We show how to estimate the memory reduction obtained by the usage of
Boost.Flyweight in a particular scenario and study the impact on the execution
time for the different functional areas of
Some experimental results are provided.
As we saw in the tutorial rationale, the flyweight pattern is based on two types of objects:
The only data member of a
flyweight object is a so-called
handle, an opaque object of small size provided by the internal
flyweight factory to refer to the entries it stores. For the default
this handle is merely a pointer, so
4 bytes in typical 32-bit architectures.
For other types of factories, the handle is an iterator to an internal
container used in the implementation of the factory: again, its size
is typically that of a pointer.
The entries stored in the factory associated to
need not only hold a value of
T, but also contain additional
information related to the internal implementation of
For the current implementation of Boost.Flyweight, the following aspects contribute to overhead:
flyweightinstantiation. Values are given in words, i.e. the size of a pointer, which is 4 bytes in a typical 32-bit architecture. Alignment may introduce additional overhead.
||with key extractor||1(1)|
|without key extractor|| 1 +
||depends on the container used|
std::setthis overhead reduces to 3.
For instance, for the default configuration parameters of
overhead is typically 2.5(
hashed_factory) + 2(
= 4.5 words.
Consider a scenario where there are N different objects of type
jointly taking M different values. The objects consume then
S = N·T bytes, where T is defined as the
average size of
sizeof(T) plus dynamic
memory allocated by
If we now replace
T by some instantiation
flyweight<T,...>, the resulting memory consumption
SF = N·P + M·(T + overhead),
where P is
sizeof(void*), as seen before.
The ratio SF / S is then
SF / S = (P / T)+ (M / N)(1 + overhead / T).
SF / S tends to its minimum, P / T,
as M / N tends to 0, i.e. when the degree of value redundancy
T objects grows higher. On the other hand, the worst possible case
SF / S = 1 + (P + overhead) / T
happens when M / N = 1, that is, if there is no value redundancy at all; in this situation there is
no point in applying the flyweight pattern in the first place.
Fig. 1: Relative memory consumption of Boost.Flyweight as a function of value diversity.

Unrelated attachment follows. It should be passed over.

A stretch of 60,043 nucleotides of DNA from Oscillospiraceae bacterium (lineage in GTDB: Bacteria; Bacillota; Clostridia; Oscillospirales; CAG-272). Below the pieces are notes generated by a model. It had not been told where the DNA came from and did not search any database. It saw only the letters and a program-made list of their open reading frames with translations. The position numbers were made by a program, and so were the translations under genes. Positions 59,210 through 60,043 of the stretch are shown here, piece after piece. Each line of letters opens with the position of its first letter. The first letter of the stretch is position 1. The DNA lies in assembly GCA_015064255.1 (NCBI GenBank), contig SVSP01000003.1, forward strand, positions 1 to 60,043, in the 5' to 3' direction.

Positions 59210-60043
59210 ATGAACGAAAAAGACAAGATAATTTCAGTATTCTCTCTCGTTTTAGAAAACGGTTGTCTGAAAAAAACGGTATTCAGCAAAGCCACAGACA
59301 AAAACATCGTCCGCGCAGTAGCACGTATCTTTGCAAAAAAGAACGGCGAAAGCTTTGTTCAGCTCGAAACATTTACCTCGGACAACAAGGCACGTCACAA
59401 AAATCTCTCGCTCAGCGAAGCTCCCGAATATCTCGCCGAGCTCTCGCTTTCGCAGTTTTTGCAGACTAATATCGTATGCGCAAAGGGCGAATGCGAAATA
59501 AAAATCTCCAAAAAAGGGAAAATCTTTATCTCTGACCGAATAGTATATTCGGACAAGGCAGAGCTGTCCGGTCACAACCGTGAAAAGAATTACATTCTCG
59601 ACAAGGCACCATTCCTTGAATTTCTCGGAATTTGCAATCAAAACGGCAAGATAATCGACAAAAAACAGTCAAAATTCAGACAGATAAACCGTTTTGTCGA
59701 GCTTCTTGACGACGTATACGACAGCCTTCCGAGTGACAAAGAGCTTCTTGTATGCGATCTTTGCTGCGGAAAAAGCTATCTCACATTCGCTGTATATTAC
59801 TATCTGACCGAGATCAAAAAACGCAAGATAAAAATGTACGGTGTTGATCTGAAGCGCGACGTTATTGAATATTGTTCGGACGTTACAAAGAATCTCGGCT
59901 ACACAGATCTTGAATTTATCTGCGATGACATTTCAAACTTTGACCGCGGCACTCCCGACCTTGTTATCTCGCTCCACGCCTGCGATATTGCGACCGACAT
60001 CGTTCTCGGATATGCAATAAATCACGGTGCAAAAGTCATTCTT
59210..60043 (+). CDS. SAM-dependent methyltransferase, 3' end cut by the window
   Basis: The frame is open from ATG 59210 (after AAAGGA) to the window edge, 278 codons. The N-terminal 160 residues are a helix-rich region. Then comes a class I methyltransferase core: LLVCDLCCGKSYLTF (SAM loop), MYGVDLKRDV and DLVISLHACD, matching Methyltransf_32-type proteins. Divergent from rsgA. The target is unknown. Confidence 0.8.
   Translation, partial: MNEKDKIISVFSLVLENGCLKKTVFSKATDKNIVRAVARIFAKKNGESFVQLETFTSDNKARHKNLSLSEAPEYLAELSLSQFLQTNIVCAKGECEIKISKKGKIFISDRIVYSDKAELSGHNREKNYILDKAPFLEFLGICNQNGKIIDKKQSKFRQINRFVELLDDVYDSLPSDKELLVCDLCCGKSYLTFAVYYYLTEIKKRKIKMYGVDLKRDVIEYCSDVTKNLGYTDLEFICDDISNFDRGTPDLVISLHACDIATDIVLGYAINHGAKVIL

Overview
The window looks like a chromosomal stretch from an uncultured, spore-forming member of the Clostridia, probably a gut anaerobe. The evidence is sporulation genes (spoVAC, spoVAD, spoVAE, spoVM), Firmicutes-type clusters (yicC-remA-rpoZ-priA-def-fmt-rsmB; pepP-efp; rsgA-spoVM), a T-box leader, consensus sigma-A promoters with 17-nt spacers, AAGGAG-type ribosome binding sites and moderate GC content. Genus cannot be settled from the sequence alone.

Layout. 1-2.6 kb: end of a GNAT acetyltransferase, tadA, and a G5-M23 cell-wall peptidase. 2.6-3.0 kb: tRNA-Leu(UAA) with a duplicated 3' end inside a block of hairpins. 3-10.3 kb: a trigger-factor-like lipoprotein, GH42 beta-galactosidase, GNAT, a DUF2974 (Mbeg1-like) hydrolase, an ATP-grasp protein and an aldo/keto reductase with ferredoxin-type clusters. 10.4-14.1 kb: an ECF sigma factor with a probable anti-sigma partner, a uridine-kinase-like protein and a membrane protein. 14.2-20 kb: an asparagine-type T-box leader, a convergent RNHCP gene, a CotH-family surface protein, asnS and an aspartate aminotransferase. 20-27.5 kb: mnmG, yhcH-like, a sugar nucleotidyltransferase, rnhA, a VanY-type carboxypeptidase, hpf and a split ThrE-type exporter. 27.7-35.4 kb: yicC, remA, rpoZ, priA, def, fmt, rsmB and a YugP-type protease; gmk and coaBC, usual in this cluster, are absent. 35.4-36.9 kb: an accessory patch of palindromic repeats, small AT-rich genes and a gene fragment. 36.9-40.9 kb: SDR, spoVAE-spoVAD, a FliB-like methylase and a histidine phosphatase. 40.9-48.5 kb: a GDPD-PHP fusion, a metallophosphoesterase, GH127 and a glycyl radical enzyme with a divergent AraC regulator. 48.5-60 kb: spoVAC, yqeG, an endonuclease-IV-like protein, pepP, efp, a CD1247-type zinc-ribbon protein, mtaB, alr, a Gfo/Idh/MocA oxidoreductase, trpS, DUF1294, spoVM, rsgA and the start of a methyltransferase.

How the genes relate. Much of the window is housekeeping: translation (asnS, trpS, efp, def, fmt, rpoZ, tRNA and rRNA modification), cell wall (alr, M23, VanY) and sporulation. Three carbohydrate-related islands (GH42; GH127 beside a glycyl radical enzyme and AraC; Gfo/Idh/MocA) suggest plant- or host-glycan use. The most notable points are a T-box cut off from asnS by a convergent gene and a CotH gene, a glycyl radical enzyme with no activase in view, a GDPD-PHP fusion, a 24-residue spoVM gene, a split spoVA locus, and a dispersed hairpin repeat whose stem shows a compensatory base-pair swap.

The introduction of the flyweight pattern involves an extra level of indirection that, in general, results in some execution overhead when accessing the values. On the other hand, manipulation of flyweight objects is considerably faster than moving around the heavy values they stand for. We analyze qualitatively the execution overheads or improvements associated to the different usage contexts of Boost.Flyweight.
As compared with the initialization an object of type
flyweight<T> performs important extra work like looking
up the value in the flyweight factory and inserting it if it is not present.
So, construction of flyweights (other than copy construction, which is
cheap), is expected to be noticeably slower than the construction of the
T. Much of the time spent at constructing
T value proper can be saved, however, by
using key-value flyweights.
Assignment of flyweight objects is extremely fast, as it only involves
assigning an internal handle type used to refer to the shared value. Moreover,
flyweight objects never throws. Assignment time
is influenced by the type of tracking
policy used; in this regard,
is the fastest option.
flyweight objects for equality reduces to
checking that the addresses of the values they are associated to
are equal; in general, this operation is much faster than comparing the
underlying values. This aspect is of particular relevance when the flyweight
objects stand for complex values like those arising in the application of
the composite pattern.
The conversion from
relies on a level of indirection relating the flyweight objects to the
values they are associated to; so, value access is expected to be slower
when using Boost.Flyweight as compared to using the associated values
directly. This overhead, however, can be masked by an indirect improvement
resulting from locality and cache effects: as the set of different
values handled by an instantiation of